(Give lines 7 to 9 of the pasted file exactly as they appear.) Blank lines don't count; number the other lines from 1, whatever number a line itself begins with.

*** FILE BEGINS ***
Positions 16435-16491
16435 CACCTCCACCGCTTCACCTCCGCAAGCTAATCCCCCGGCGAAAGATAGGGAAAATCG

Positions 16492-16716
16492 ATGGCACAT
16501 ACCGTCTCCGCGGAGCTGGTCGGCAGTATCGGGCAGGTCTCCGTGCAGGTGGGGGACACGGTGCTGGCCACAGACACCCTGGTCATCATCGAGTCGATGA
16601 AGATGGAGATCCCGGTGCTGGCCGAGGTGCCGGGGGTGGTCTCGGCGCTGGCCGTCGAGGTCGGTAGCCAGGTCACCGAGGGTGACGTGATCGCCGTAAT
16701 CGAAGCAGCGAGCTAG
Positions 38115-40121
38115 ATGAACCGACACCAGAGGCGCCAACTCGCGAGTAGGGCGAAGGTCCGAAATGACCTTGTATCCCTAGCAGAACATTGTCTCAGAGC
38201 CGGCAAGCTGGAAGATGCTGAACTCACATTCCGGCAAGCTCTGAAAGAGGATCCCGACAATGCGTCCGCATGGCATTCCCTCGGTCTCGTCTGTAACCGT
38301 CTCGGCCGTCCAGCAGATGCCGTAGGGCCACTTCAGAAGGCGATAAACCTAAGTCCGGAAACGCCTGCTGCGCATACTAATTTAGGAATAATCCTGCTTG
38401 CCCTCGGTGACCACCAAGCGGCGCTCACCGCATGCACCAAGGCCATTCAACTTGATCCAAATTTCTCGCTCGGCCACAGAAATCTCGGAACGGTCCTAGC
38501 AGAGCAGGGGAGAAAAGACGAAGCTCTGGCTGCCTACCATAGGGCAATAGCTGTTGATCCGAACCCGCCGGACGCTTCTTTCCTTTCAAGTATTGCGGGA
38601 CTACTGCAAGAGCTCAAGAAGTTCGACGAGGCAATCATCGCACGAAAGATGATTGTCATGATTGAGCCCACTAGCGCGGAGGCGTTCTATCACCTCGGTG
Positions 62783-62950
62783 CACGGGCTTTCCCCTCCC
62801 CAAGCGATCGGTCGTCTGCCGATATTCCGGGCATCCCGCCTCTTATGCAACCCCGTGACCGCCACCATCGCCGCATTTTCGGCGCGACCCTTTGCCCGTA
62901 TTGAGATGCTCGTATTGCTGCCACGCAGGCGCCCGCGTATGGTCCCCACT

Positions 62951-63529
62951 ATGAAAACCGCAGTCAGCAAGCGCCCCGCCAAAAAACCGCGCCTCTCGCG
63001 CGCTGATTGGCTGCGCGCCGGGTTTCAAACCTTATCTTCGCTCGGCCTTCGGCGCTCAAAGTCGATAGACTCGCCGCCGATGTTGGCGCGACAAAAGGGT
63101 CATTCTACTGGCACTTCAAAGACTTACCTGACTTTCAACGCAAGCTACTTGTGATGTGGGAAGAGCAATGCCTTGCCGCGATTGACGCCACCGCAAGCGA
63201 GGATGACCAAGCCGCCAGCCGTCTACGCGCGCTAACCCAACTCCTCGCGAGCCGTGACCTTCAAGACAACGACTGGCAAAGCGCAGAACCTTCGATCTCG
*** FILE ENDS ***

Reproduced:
16701 CGAAGCAGCGAGCTAG
Positions 38115-40121
38115 ATGAACCGACACCAGAGGCGCCAACTCGCGAGTAGGGCGAAGGTCCGAAATGACCTTGTATCCCTAGCAGAACATTGTCTCAGAGC